Burda 02/2016 Model #126

Our next choice is a short sleeved dress from the Plus Size collection; it has simple lines that would be great for showcasing a fabulous bold print. It is a jersey dress and would be incredibly comfortable in true DvF style!

Burda 09/2017 Model #113

One of the things we love about Burda is that they have a few petite patterns per month, perfect for those of us shorter in body and/or leg! This wrap dress is for woven fabrics and has quite a daring side slit which we think looks totally on trend paired with jeans, a simple bodice and 3/4 length sleeves which we think would look great hacked with a tie cuff!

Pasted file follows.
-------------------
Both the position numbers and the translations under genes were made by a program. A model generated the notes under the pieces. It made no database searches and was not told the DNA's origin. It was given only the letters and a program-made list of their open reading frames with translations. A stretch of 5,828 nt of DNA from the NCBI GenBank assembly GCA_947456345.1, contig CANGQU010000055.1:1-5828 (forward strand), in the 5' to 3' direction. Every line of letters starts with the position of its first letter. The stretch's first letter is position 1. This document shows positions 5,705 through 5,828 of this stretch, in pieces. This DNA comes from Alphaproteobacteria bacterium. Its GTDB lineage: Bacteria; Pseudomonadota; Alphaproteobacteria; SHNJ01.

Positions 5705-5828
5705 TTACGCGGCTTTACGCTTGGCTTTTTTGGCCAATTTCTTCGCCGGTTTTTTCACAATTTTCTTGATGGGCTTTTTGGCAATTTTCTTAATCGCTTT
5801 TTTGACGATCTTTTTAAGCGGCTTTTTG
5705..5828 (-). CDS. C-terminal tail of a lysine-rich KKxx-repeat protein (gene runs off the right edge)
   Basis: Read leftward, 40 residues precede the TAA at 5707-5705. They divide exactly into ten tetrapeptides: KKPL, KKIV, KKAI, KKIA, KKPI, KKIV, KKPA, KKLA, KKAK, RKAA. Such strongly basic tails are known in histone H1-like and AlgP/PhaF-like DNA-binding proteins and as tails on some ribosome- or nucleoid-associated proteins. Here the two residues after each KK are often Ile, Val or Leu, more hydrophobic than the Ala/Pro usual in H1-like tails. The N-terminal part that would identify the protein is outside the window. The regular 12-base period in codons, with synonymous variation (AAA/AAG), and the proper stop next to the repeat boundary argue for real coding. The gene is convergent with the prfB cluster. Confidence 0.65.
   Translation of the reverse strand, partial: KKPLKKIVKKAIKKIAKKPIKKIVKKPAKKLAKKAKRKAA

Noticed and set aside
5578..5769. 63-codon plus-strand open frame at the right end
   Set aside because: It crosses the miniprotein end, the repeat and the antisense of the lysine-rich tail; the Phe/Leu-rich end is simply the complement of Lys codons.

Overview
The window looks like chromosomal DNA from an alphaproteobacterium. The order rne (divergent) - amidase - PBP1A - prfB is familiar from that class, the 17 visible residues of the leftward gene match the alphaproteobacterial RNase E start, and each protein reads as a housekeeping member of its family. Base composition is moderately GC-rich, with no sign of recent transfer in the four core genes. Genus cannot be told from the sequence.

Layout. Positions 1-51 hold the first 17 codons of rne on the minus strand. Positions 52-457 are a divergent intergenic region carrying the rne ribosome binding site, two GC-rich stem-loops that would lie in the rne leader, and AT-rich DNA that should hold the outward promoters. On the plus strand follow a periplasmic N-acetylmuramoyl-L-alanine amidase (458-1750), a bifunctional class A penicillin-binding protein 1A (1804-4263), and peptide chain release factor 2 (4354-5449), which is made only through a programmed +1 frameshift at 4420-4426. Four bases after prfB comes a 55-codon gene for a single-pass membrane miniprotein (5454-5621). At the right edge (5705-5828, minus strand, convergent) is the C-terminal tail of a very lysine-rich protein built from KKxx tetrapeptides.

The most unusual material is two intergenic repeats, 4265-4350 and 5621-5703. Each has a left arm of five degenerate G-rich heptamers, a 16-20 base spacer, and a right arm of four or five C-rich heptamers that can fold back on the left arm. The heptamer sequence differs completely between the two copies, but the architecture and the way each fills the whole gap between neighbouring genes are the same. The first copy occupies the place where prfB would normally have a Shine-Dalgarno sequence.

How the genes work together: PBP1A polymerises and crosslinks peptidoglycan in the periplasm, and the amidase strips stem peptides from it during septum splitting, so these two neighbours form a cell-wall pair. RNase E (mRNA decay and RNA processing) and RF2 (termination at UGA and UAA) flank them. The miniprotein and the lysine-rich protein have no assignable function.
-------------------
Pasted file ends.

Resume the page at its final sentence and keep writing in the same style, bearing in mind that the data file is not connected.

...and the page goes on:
Burda 08/2017 Model #109

Next up is a long sleeved jersey wrap dress; we love its asymmetric hem and curve enhancing, tummy skimming pleats!

We couldn’t stop at 5, as we had to include…

Burda 10/2015 Model #122B

We love the drama in this dress! It has a lot going on including puff sleeves, interesting godet cuffs, a high-low hem and an ultra-feminine tulip shaped skirt!

Next up we’ve got Monika’s picks from the Big 4…

“As much as we all love Indie Patterns, beautiful packaging and a detailed ‘sewalong’, sometimes you just can’t beat those sales and picking up a pattern for a just a few $£€. Here is a small selection of wrap dresses from the Big 4 that we think really deserve a shout out!”

Butterick B6446

If you find jersey too clingy, Buttericks’ B6446 might be the wrap dress for you. It recommends cotton blends, linen, challis, gingham and satin and we love the flattering pleats around the bodice and waist. As Monika says “Get in my stash now…!”